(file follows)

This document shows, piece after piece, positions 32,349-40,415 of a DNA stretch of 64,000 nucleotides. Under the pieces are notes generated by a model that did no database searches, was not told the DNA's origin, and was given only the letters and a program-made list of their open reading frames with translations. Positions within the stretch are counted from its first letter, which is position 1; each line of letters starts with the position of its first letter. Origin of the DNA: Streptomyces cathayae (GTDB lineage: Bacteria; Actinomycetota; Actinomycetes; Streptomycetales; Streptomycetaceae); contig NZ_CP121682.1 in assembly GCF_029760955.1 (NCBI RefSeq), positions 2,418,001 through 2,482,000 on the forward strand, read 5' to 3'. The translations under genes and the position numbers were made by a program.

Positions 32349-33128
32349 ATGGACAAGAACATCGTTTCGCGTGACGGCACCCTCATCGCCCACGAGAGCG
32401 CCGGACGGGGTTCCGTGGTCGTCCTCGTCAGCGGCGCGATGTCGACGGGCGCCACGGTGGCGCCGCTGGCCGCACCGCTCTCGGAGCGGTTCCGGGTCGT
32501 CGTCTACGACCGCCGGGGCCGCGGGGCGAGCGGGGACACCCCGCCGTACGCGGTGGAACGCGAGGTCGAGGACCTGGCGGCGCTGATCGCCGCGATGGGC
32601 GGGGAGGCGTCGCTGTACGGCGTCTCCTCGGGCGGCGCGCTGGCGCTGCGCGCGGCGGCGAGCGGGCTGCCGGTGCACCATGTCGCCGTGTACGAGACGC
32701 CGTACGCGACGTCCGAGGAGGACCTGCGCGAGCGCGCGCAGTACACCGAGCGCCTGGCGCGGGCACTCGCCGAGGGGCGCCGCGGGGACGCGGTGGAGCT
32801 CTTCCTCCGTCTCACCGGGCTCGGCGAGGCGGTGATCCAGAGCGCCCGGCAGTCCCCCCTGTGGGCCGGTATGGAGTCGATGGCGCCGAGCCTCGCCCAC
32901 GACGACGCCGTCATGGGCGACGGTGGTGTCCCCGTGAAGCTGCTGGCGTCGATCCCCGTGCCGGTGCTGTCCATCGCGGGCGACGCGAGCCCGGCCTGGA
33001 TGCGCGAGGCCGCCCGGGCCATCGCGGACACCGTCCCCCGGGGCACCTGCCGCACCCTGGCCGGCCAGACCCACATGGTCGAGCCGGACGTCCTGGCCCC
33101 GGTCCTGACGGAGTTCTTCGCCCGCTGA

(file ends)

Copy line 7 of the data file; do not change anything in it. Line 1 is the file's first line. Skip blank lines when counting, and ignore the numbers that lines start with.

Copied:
32701 CGTACGCGACGTCCGAGGAGGACCTGCGCGAGCGCGCGCAGTACACCGAGCGCCTGGCGCGGGCACTCGCCGAGGGGCGCCGCGGGGACGCGGTGGAGCT